The making of a county

In the beginning


In honor of our county’s 200th birthday, The Gasconade County Historical Society will be publishing an article each month about the history, events and/or stories of our county—The Gasconade County Historical Society


Gasconade County was organized by an act approved Nov. 25, 1820, two hundred years ago, this year. The original boundaries of the County covered a large portion of what is now Mo. below the Missouri River. In Jan. of 1825, an act was passed by the legislature of Mo. to change the boundaries of the county, making it smaller.  It still included 27 sq. mi. of present-day Crawford Co., seven and one-half townships of present-day Maries Co. and all of present-day Osage Co. In Jan. of 1841 and Jan. of 1869, changes were once again made to make the county boundaries as they are today.

In 1821, the first commissioners were appointed for the County and given the duty of acquiring land on which to erect a courthouse. Until a courthouse could be built, all courts were to be held in the home of Isaac Perkins. Land was purchased and the first county seat of Gasconade County was established in the town of Gasconade (then known as Gasconade City).  Gasconade City remained the county seat until 1825, when, on account of a flood, it was deemed advisable to move the county seat. Commissioners chose Bartonville as the county’s second county seat. Bartonville was located on the Gasconade River in what is now Osage County. The town remained the county seat until 1828 when it too, like Gasconade City, was visited by a flood and deemed unsuitable.  Records show that Joshua Cox was paid $303.12  to build a 20’x24’ log courthouse in Mt. Sterling as the next seat of justice for Gasconade County. The County seat remained in Mt. Sterling until 1842 when an election was held with voters approving the County seat be moved to Hermann, where it remains today.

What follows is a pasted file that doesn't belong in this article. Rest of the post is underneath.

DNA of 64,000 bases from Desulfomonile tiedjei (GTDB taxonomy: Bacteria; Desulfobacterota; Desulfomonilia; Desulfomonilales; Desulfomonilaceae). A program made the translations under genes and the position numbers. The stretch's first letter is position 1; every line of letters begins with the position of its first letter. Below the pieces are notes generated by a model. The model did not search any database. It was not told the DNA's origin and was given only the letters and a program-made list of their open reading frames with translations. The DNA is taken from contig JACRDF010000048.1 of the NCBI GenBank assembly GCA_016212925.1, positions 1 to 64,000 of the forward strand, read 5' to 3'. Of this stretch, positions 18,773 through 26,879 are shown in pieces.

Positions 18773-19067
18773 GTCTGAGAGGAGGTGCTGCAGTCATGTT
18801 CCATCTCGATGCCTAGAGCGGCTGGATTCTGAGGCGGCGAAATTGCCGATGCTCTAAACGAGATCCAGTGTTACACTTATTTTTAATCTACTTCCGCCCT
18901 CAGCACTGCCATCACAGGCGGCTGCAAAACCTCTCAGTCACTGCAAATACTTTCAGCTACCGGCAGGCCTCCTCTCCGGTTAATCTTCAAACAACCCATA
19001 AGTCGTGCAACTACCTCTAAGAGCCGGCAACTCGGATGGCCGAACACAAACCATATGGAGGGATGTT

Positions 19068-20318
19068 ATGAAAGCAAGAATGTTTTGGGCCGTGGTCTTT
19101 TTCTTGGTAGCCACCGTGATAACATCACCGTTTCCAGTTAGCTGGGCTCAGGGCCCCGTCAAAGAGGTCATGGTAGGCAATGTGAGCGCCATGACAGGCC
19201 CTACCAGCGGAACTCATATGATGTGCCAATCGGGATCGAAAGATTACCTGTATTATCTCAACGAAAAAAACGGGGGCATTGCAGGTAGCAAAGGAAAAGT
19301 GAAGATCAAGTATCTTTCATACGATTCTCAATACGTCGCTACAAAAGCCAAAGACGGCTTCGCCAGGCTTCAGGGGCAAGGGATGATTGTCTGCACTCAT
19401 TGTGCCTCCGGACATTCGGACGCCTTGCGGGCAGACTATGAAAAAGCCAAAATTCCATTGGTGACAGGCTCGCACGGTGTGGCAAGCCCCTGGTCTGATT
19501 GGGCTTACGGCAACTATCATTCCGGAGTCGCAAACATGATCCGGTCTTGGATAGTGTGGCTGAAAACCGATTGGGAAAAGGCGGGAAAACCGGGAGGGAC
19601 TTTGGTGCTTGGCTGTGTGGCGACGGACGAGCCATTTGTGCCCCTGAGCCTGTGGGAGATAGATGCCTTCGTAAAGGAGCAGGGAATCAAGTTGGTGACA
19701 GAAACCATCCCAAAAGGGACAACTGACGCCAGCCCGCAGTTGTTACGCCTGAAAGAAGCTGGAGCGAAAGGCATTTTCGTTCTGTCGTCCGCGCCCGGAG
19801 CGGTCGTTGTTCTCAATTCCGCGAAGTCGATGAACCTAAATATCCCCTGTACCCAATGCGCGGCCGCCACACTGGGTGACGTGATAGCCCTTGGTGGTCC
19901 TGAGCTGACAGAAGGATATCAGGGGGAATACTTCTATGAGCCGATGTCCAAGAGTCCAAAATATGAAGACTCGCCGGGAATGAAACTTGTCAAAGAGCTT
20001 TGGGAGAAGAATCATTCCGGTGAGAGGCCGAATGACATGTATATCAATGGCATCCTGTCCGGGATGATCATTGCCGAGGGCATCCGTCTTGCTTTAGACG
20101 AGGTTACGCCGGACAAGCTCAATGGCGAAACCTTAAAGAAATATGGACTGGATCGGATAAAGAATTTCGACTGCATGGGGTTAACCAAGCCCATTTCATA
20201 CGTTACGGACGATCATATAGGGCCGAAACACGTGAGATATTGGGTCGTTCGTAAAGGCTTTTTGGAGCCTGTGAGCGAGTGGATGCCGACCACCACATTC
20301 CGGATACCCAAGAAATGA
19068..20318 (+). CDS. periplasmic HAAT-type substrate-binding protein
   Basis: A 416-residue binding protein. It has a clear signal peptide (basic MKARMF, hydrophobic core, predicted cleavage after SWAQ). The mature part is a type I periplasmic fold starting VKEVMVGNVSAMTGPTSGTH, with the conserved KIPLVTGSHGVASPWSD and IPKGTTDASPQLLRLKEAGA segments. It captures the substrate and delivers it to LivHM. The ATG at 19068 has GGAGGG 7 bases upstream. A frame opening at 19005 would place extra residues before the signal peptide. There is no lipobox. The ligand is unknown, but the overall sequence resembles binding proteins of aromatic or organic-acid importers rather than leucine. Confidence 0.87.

The first permanent settlers, it is believed, came into the County about 1812 and settled near a spring, creek or river as water was a necessity.  These settlers made their livelihood by trapping, hunting and trading with the Indians. In 1829 Isaiah Bowen settled near what is now Red Bird. He worked at the Meramec Iron Works during the week and cleared his land on weekends after walking home from Crawford County, using the North Star as his guide.  When more settlers arrived in the area, Mr. Bowen built a mill on his Bourbeuse property, but, unfortunately, it washed away a few years later. His second mill was built several miles down the river and was a great success. Besides farming, other means of profitable business engaged in by the county’s early settlers was hauling iron and supplies between St. James and Hermann, rafting pine lumber from the Upper Gasconade River to St. Louis and mining salt peter from the salt peter caves. 


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